We witness, at each moment, the marvel that is the connection of experiences, and no one know how it is accomplished better than we do, since we are this very knot of relations. The world and reason are not problems; and though we might call them mysterious, this mystery is essential to them, there can be no question of dissolving it through some 'solution,' it is beneath the level of solutions. True philosophy entails learning to see the world anew and in this sense, an historical account might signify the world with as much 'depth' as a philosophical treatise. We take our fate into our own hands and through reflection we become responsible for our own history...
Phenomenology of Perception, Maurice Merleau-Ponty, 1945

In Angel's Care, Paul Klee, 1931

11 February 2016

Water

Ask yourself unlikely questions about water, come at it from every angle. What lives in it — beneath its surface? Why is water like our own minds? There are thoughts that flit about on its surface, but the real world of the mind all goes on beneath, in the depths of the unconscious mind, which are like the depths of the ocean. That's the part of us that dreams.
Fragments Roger Deakin


Photo by author

1 February 2016

Unfenced existence

Every way one turned, the tundra was laid out like a green sea, sedgy and subtle and glinting with secret melt pools and waterways. It was land relishing its brief summer, open and free to breathe. To west, south and north the land seemed unbounded, but eastward, inland, there rose range after range of low, grey-blue mountains, the source of the river, with shadows in their glens and cores. Above all, the sky. Every hue of sky was present at once, here a shower, there rays of sunshine filtering through, there openings of blue, and every white and grey of cloud. The shadows of clouds drifted over the land. It was a dream vision, a mythic view of land before farms, before towns and roads, unparcelled, unprivatised, whole.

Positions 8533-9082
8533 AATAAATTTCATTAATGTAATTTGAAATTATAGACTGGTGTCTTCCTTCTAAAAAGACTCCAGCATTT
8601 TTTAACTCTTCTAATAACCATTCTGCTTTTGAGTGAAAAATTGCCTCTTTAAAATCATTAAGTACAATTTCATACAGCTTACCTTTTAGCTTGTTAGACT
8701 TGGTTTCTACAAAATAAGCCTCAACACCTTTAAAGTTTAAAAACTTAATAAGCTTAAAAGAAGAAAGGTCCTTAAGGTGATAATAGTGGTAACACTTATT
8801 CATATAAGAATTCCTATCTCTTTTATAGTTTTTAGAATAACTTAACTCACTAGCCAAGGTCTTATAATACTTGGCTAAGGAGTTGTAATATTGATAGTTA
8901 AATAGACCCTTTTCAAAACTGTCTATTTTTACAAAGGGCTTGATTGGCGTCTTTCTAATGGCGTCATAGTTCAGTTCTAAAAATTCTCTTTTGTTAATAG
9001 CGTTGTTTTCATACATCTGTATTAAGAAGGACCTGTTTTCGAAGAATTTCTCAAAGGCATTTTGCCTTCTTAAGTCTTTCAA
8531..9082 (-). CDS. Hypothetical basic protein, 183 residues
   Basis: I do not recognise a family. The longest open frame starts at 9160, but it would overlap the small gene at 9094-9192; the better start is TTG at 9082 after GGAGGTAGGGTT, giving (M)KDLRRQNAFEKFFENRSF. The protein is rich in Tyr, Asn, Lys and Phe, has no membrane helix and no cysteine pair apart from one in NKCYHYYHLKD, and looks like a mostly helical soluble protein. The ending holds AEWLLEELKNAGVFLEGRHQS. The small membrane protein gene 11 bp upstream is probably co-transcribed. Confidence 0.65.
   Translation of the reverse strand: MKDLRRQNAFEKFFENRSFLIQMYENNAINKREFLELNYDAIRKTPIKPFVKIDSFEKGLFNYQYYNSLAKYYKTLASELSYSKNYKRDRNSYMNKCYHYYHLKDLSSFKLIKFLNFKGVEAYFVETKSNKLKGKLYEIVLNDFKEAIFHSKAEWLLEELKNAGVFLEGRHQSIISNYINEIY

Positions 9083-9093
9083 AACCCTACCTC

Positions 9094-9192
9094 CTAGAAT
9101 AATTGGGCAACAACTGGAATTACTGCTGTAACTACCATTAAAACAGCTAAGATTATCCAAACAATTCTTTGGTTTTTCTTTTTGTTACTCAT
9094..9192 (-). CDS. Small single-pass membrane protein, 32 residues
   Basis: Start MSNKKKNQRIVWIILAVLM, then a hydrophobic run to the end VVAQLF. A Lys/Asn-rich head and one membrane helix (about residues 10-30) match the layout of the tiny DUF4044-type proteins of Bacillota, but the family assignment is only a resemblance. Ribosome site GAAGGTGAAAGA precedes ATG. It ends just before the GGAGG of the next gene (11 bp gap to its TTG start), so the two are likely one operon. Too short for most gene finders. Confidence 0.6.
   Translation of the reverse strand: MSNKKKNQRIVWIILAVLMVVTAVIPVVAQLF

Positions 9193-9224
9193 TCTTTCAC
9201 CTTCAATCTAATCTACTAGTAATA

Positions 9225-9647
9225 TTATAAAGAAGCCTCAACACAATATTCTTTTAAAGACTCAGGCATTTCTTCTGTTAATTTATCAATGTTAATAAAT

From Upriver by Kathleen Jamie

31 January 2016

Not saying


Isaac Asimov famously wrote that the most exciting phrase to hear in science is not 'Eureka' but 'That’s funny.'

He meant funny peculiar. But funny ha ha is also sometimes present in a state of wonder that may (or may not) lead to systematic enquiry. And at such moments wonder can resemble a joke that we don't quite get. Sigmund Freud quoted Theodor Lipps:
a joke says what it has to say… in too few words… It may even actually say what it has to say by not saying it.

Image from kleinbottle.com

13 January 2016

In the cave

The most fascinating [question]...is whether we do live in a virtual reality all the time anyway, in some sort of virtual ambiguity... 
The only time I [felt] I was not caught in a virtual reality is when I travelled on foot.
Werner Herzog
Las certidumbres sólo se alcanzan con los pies. (Certainties are arrived at only on foot). 
Antonio Porchia

2 January 2016

The sea

If you should dip your hand in,
your wrist would ache immediately,
your bones would begin to ache and your hand would burn
as if the water were a transmutation of fire
that feeds on stones and burns with a dark gray flame.
If you tasted it, it would first taste bitter,
then briny, then surely burn your tongue.
It is like what we imagine knowledge to be:
dark, salt, clear, moving, utterly free,
drawn from the cold hard mouth
of the world, derived from the rocky breasts
forever, flowing and drawn, and since
our knowledge is historical, flowing, and flown.
from ‘At the Fishhouses’ by Elizabeth Bishop

Image: Earth 100 million years from now